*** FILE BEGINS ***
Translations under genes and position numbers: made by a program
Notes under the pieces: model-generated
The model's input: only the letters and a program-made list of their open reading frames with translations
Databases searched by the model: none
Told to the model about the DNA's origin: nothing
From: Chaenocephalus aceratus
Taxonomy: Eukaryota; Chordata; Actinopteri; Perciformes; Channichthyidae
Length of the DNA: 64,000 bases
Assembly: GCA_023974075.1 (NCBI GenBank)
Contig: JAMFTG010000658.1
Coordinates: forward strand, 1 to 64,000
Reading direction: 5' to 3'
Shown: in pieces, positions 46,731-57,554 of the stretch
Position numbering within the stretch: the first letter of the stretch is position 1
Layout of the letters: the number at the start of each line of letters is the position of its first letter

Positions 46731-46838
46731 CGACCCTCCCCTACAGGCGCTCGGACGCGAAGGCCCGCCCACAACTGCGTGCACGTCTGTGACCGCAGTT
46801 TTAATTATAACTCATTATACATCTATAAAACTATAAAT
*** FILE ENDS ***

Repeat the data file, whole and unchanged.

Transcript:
Translations under genes and position numbers: made by a program
Notes under the pieces: model-generated
The model's input: only the letters and a program-made list of their open reading frames with translations
Databases searched by the model: none
Told to the model about the DNA's origin: nothing
From: Chaenocephalus aceratus
Taxonomy: Eukaryota; Chordata; Actinopteri; Perciformes; Channichthyidae
Length of the DNA: 64,000 bases
Assembly: GCA_023974075.1 (NCBI GenBank)
Contig: JAMFTG010000658.1
Coordinates: forward strand, 1 to 64,000
Reading direction: 5' to 3'
Shown: in pieces, positions 46,731-57,554 of the stretch
Position numbering within the stretch: the first letter of the stretch is position 1
Layout of the letters: the number at the start of each line of letters is the position of its first letter

Positions 46731-46838
46731 CGACCCTCCCCTACAGGCGCTCGGACGCGAAGGCCCGCCCACAACTGCGTGCACGTCTGTGACCGCAGTT
46801 TTAATTATAACTCATTATACATCTATAAAACTATAAAT